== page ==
Of Addiction and Accountability

Article excerpt

Sitting at the airport recently, I overheard a couple behind me quarreling. I tuned in somewhere in the "Yes, she is" - "No, she isn't!" part of the argument, when the woman suddenly said, "They're both addicts; they just 'fix' on different things." With increasing interest, I listened to their discussion until the boarding call. And what was the nature of their friends' addictions? They diagnosed the woman as a "shopaholic" and her husband as an "Internet addict." The criteria for their assertions? They felt both friends acted in ways similar to another friend who was a cocaine addict.

Today, it's fairly common to hear the terms "addict" and "addiction" applied to a wide variety of behaviors by professionals as well as nonprofessionals. Adding to the confusion is the fact that although alcohol and other drug addictions have been studied for decades, mental health professionals continue to hold disparate beliefs regarding the etiology and nature of addiction.

The early definition of addiction focused narrowly on the use of alcohol and drugs and their ability to induce tolerance, physical dependence and withdrawal distress. In 1987, psychological dependence, with or without physical dependence, was included in diagnostic criteria. Today, addiction is defined by several factors: impaired control over one's behavior, compulsive (drug) seeking and use, continued use despite negative consequences and neurochemical and molecular changes in the brain.

A significant broadening of the range of activities labeled as addiction resulted from research indicating that compulsive behaviors--in addition to the more commonly acknowledged addictive substances--also result in neurochemical changes. Thus, it has been argued that all the defining features noted above can be seen in a wide variety of seemingly ordinary behaviors. In this view, whether the addiction is to food, substances, sex, gambling, other objects or activities, the characteristics of the addictive process are similar. But should accepted definitions of addiction be expanded to encompass behaviors, activities and substances other than alcohol or other drugs?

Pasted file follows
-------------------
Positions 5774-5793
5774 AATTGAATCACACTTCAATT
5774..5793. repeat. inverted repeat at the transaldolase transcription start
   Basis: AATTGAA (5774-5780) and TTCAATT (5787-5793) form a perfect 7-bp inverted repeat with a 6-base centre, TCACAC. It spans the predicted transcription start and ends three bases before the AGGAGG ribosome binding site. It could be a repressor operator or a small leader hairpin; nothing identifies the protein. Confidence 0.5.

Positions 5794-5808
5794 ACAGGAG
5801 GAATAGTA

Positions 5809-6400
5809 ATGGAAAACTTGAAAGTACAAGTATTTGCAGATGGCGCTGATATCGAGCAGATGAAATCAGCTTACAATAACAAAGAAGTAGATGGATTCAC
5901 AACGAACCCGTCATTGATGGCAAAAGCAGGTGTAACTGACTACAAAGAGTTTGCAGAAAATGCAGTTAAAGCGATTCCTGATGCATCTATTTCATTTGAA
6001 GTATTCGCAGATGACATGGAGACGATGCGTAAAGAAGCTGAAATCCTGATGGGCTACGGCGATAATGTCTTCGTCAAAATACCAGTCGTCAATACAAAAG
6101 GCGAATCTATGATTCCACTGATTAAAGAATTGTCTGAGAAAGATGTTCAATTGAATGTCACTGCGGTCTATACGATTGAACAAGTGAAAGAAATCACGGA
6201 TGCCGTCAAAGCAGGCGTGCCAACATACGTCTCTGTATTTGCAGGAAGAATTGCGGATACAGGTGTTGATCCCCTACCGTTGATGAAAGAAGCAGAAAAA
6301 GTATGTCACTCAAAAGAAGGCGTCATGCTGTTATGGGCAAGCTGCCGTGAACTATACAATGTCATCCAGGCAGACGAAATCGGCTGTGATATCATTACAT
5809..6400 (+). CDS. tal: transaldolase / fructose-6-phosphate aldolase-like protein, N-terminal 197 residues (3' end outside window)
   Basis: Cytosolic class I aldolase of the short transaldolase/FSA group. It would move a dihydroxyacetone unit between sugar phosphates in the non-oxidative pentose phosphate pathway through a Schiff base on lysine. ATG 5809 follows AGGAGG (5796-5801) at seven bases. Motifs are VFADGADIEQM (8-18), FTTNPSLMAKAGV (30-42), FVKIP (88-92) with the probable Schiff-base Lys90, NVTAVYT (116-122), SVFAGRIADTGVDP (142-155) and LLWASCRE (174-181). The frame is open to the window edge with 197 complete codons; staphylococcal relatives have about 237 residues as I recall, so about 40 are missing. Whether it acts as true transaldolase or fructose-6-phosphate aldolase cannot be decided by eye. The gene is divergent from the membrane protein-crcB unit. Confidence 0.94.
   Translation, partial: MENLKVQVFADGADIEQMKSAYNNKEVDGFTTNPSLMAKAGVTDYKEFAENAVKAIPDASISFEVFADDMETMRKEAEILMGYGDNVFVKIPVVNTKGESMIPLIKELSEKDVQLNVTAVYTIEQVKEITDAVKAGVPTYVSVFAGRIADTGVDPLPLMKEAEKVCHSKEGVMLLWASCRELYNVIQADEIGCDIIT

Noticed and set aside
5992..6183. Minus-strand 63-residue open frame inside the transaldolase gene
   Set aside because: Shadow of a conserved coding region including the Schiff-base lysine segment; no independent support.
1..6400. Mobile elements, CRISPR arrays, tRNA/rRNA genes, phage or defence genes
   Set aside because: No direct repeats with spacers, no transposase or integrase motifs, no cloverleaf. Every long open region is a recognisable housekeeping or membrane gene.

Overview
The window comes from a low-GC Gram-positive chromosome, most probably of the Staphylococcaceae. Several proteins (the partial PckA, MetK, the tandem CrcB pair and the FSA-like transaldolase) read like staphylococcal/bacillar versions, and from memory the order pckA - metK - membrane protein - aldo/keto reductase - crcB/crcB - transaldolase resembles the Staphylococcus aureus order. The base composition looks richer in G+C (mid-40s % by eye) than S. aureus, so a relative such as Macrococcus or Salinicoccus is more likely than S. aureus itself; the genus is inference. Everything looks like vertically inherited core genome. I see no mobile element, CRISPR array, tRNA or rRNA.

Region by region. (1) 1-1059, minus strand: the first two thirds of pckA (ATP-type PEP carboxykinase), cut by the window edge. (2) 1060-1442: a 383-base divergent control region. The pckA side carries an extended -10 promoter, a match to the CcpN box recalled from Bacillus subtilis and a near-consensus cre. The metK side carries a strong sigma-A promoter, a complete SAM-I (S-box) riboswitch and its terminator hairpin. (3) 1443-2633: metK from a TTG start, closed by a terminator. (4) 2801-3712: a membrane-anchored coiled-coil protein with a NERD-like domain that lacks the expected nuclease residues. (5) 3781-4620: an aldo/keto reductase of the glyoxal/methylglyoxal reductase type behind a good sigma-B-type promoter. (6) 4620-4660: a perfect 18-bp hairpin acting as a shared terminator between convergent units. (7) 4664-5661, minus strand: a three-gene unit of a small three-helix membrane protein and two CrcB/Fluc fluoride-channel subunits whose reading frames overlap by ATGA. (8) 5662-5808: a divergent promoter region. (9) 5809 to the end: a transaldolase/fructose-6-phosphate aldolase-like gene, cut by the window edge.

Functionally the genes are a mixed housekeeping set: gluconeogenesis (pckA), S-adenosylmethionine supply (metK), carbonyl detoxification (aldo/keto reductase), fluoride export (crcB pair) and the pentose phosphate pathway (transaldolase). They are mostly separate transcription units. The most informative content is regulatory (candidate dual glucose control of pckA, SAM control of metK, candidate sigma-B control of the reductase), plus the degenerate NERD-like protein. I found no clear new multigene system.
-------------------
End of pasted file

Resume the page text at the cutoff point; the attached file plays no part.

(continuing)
Obviously, not all addictions are alike in severity or impact on a person's life. The woman who engages in excessive shopping does not face the same life-threatening risks as a sex or drug addict. Nonetheless, if she can't pay her rent, the stability of her marriage is threatened and if she continues her self-destructive behavior despite efforts to cut back or quit, she can be seen as having an addiction. Or consider the dedicated, hard-working businesswoman, widely admired for the number of deals she closes. …

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